The findings could help improve ongoing observation protocols for childhood cancer survivors, wrote a team led by Lene Veiga, PhD, of the U.S. National Cancer Institute in Bethesda, MD.
"The combination of anthracyclines and radiotherapy doses to the breast was associated with increased breast cancer risks and was greater than the sum of their individual effects, consistent with an additive interaction," the group wrote. "The results of this study may help inform surveillance guidelines for childhood cancer survivors."
Chest radiation to treat childhood cancer has been linked to increased incidence of breast cancer, and growing evidence indicates that the anthracycline chemotherapy drug class increases this risk, the researchers noted.
"Chemotherapy, especially anthracyclines, is increasingly being used to treat childhood cancers," the team wrote. "Anthracycline cardiotoxicity is well established, and emerging evidence suggests that these drugs also increase breast cancer risk among patients treated with or without chest radiation. Many patients receive both chemotherapy and radiotherapy, but, to our knowledge, the risk from the combination of anthracyclines and radiotherapy has not been studied."
Veiga's group investigated breast cancer risk in childhood cancer survivors after radiotherapy and chemotherapy and assessed whether disease risk varied by estrogen receptor (ER) status. The study included 14,358 five-year survivors of childhood cancer diagnosed between 1970 and 1986 and followed up through December 2016. All patients underwent radiation and chemotherapy; radiation exposures were to the breast tumor site and ovaries, and cumulative chemotherapy doses included anthracyclines and alkylating agents.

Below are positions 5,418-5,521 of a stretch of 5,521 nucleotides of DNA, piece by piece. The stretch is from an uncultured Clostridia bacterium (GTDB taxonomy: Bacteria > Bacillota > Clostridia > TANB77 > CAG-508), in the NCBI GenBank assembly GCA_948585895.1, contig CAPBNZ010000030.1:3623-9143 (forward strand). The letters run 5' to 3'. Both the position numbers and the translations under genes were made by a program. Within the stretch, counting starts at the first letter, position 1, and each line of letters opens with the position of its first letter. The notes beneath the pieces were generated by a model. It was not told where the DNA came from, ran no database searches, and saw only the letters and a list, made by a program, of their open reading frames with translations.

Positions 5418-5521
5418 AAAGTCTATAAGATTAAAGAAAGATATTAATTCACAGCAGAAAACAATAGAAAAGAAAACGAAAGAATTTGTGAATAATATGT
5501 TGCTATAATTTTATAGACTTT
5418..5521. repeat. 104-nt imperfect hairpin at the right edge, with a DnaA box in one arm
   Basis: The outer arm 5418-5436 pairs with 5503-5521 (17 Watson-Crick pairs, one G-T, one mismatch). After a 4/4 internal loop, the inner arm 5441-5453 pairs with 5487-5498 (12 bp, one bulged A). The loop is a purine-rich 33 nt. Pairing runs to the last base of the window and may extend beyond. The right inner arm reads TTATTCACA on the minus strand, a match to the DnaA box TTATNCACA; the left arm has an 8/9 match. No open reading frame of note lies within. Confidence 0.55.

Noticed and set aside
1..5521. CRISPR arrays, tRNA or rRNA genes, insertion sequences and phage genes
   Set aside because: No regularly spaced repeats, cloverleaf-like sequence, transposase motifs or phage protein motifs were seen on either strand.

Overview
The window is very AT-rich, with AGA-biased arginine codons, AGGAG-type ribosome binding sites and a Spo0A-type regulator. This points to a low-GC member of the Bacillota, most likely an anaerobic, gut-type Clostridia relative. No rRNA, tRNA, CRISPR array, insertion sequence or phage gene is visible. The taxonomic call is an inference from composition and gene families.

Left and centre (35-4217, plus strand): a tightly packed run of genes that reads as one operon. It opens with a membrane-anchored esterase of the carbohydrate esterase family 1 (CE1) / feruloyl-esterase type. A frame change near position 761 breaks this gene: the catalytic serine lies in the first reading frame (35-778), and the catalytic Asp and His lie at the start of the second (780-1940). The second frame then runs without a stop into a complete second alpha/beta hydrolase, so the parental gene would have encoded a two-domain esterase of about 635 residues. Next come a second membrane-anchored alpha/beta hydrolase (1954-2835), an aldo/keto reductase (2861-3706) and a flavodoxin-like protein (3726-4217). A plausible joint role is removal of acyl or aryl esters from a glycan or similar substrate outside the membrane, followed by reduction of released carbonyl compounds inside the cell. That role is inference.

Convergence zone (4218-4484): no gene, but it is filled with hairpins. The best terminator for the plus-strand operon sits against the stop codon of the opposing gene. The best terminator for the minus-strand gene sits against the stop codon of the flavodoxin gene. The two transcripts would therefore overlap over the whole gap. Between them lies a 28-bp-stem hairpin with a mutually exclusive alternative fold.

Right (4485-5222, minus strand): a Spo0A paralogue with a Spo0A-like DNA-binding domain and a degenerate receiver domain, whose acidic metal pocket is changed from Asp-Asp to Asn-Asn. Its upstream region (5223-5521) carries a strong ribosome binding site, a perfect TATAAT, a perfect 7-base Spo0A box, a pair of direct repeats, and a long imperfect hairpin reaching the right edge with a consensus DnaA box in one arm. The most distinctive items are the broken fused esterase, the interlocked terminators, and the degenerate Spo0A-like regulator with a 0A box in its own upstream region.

Of these cases, 271 were women who subsequently developed breast cancer (median age at first cancer diagnosis was 15, while median age for breast cancer diagnosis was 39). The team matched these women to a cohort of 1,044 control subjects by age at first cancer and follow-up duration and analyzed the data between September 2017 and July 2018, calculating odds ratios for subsequent breast cancer by ER status.
Of the 271 cancers, 201 were invasive (113 of these were ER-positive, 41 ER-negative, and 47 unknown) and 70 were ductal carcinoma in situ.
The odds ratio for breast cancer increased according to radiation dose to the breast (odds ratio per 10 Gy, 3.9) and was similar for both ER-positive and ER-negative cancers (odds ratio for ER-positive cancers per 10 Gy, 5.5; odds ratio for ER-negative cancers per 10 Gy, 4.8). Veiga's team also found the following:
- The odds ratio for breast cancer was higher in women who had a cumulative anthracycline dose.
- Women who had anthracycline treatment with radiotherapy had higher breast cancer risk compared with those who did not, with the highest risk at radiation doses of 10 Gy or more.
|Odds ratios for breast cancer by receipt of anthracyclines and radiation dose
||All breast cancer cases
||ER-positive invasive cases
||ER-negative invasive cases
|Per 100 mg/m2 anthracycline (average)
|Radiation dose of ≥ 10 Gy without anthracycline
|Radiation dose of ≥ 10 Gy with anthracycline
Veiga and colleagues hope the study findings will help clinicians develop better breast cancer surveillance protocols for women who are survivors of childhood cancer.
"The results suggest that the combination of anthracyclines and even moderate radiation doses to the breast (≥ 10 Gy) can increase breast cancer risks," the team concluded. "Our results may help inform risk management for patients with childhood cancer treated in the past, as well as potential breast cancer risk associated with current treatment protocols."
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